Last updated: February 16. 2013 2:31PM - 344 Views

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LEHMAN TWP. – Teachers became the pranksters Wednesday morning, using new iPads to project images on the screen behind the man who thought he was in control.

Video clips of parachutists, exotic wildlife and a Lexus luxury SUV appeared where examples of classroom lessons should have been.

Lake-Lehman Technology Director Brian Murphy laughed it off each time he turned around to see his digital domain usurped, but the instigators were proving the double-edged nature of the district's newest learning tool: The 350 Apple iPads invading all district schools this fall will give students unprecedented ability to collaborate and demonstrate; they will also give students room for a little wireless mischief.

"The good part is that everybody in your classroom can be a teacher," Murphy said, touting how students will be able to display their work, even as they do it. "The bad part is anybody can take control of the screens."

Anyone holding a pad can wirelessly project what is on his or her own iPad screen. To spur collaboration and interest, the district decided not to protect access with a password. District officials believe the benefits far outweigh any risks.

The district started dabbling in iPads in June 2011, buying three for administrators to test, Murphy said.

The results were unremarkable, but they tried again, putting five more into the hands of teachers and traveling to West Virginia for a meeting with Apple experts. Newly impressed, they bought 30 iPads and used them in two classrooms this spring.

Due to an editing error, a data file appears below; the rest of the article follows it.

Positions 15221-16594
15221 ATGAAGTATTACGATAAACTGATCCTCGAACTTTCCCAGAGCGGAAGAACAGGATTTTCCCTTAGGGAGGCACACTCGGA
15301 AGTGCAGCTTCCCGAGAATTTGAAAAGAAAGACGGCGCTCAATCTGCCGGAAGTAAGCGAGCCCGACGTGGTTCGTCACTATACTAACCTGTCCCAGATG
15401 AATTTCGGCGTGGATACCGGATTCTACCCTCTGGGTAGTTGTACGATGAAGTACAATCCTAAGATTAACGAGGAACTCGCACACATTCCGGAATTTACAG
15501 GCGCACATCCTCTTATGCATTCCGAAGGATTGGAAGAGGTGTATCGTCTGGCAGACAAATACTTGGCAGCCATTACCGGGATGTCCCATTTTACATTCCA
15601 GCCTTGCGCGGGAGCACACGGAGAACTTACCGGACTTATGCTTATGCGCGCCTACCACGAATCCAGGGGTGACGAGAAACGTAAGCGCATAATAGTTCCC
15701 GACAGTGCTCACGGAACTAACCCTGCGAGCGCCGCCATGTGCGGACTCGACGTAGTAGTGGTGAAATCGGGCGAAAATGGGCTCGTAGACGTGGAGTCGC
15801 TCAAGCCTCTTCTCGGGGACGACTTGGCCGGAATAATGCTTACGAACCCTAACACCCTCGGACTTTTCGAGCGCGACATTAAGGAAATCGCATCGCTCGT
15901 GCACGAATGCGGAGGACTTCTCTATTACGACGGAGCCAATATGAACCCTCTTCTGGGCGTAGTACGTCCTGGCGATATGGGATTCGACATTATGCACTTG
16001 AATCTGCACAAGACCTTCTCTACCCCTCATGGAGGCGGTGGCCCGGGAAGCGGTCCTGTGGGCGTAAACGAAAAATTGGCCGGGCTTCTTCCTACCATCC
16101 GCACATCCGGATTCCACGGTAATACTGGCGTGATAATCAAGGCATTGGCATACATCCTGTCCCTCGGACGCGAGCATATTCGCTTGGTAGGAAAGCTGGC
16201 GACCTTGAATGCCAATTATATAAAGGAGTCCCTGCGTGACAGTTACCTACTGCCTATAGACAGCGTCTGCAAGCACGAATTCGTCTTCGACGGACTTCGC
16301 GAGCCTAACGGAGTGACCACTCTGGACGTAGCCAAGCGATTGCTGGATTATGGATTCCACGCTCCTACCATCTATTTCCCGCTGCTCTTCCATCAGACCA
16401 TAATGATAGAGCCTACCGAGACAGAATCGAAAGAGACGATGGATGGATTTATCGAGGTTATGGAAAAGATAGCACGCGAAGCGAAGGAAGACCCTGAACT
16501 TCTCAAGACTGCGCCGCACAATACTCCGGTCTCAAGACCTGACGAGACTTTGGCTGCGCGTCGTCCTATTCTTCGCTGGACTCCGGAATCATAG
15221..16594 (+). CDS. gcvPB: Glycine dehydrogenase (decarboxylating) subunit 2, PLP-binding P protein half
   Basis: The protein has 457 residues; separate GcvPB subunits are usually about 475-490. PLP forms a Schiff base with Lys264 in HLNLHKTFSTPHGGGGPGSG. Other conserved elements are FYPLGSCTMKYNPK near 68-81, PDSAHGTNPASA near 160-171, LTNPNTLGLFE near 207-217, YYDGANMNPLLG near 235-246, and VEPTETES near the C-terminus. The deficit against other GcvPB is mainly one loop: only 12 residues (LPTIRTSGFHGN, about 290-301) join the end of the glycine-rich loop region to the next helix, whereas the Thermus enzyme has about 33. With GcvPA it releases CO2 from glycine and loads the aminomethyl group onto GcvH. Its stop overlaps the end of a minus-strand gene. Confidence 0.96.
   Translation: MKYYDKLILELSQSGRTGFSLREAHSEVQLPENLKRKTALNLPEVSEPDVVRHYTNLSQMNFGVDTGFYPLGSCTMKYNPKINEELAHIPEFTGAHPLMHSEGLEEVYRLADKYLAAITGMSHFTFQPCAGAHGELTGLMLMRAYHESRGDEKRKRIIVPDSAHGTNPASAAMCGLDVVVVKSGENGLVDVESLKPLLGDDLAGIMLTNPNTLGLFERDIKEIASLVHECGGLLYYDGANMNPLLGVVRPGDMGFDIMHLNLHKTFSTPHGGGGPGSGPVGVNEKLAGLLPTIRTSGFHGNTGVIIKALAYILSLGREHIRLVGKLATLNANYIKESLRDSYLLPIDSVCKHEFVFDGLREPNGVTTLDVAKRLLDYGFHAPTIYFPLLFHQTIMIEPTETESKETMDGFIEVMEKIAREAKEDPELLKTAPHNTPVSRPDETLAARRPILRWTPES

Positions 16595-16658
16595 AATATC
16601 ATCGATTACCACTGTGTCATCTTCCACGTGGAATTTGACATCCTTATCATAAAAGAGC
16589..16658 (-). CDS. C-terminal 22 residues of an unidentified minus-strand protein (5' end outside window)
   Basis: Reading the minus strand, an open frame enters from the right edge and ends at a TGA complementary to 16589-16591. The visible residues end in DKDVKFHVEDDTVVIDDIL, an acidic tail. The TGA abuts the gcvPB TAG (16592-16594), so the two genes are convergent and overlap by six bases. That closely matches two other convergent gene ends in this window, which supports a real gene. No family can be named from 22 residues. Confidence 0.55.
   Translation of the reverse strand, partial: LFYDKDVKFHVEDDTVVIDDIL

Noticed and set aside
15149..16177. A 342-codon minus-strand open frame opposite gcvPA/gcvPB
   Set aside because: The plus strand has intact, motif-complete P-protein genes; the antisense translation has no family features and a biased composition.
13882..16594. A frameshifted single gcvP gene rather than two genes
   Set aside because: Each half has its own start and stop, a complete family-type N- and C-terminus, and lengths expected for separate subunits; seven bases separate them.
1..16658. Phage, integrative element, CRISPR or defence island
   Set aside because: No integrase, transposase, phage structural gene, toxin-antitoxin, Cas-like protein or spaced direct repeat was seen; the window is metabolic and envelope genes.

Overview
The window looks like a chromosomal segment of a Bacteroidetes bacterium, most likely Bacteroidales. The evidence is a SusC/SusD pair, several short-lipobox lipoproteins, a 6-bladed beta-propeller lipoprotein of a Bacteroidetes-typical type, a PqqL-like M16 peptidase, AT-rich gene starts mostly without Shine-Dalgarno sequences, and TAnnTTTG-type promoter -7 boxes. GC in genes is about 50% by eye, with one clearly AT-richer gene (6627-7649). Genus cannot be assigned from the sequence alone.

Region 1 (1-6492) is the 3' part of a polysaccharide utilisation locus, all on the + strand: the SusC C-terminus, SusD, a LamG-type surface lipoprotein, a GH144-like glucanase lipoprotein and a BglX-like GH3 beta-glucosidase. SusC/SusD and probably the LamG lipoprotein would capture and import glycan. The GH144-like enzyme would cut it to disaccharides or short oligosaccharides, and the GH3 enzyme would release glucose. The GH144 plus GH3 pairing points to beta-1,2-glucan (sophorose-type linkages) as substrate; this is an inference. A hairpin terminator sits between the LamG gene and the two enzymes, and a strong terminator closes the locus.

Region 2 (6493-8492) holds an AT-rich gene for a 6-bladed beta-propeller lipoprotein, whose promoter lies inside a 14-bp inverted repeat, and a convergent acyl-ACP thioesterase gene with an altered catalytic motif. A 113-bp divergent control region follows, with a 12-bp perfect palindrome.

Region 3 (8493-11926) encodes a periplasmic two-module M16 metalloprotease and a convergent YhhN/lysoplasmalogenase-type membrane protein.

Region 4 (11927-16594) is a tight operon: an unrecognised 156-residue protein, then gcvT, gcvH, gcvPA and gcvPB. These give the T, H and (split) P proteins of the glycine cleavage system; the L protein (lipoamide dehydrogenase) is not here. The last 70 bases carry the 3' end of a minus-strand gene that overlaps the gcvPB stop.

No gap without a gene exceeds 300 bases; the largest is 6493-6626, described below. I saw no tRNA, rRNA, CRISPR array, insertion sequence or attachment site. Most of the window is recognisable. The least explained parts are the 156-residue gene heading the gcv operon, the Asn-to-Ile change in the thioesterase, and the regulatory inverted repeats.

"What we found was that, in the lower-level math groups, test scores went up an average of 65 percent," Superintendent James McGovern said.

The pads also proved successful with special-education students.

"We've seen significant improvements as far as speech classes, learning support, autism, a lot of those hands-on classes," McGovern said. "The iPad really raises the interest level of the students and allows them to really go into more detail in the subject matter."

So now there are 350 of them, most divvied up into carts that hold 30 pads each, recharging them when the pads are in the cart, and wirelessly connecting the pads to the projector when they are in use.

Money for the iPads already had been budgeted for the district's technology leasing program – computers are routinely leased rather than bought because they become outdated quickly.

"We got 200 new laptops for our teachers, and the money that was left over we put toward the iPads," McGovern said.

Wednesday morning's training was voluntary and unpaid, but still drew about 50 teachers. Full training will be held during "in-service" days right before classes begin.

After they got the pranking out of their system, the teachers watched as Murphy showed how the "Apps" work, and how students and teachers could share photos, documents and work through "eBackpack," virtual storage space in an Internet "cloud" rather than on a hard disk, allowing access from any Internet-capable device.

Teachers can hand out assignments, and students can turn in completed work, through the system, each using their own personal virtual backpack. Teachers will have access to student backpacks.

The district controls Internet access, and apps can be downloaded only through the technology department. Students and teachers won't be able to indulge in Angry Birds or watch the World Series.

The iPads do not replace desktop and laptop computers. But the pads, complete with video and still photo abilities, give students and teachers a mobility and versatility not available in the larger machines.

"We're scratching the surface with it," McGovern said, "and we're looking to be a prototype school."

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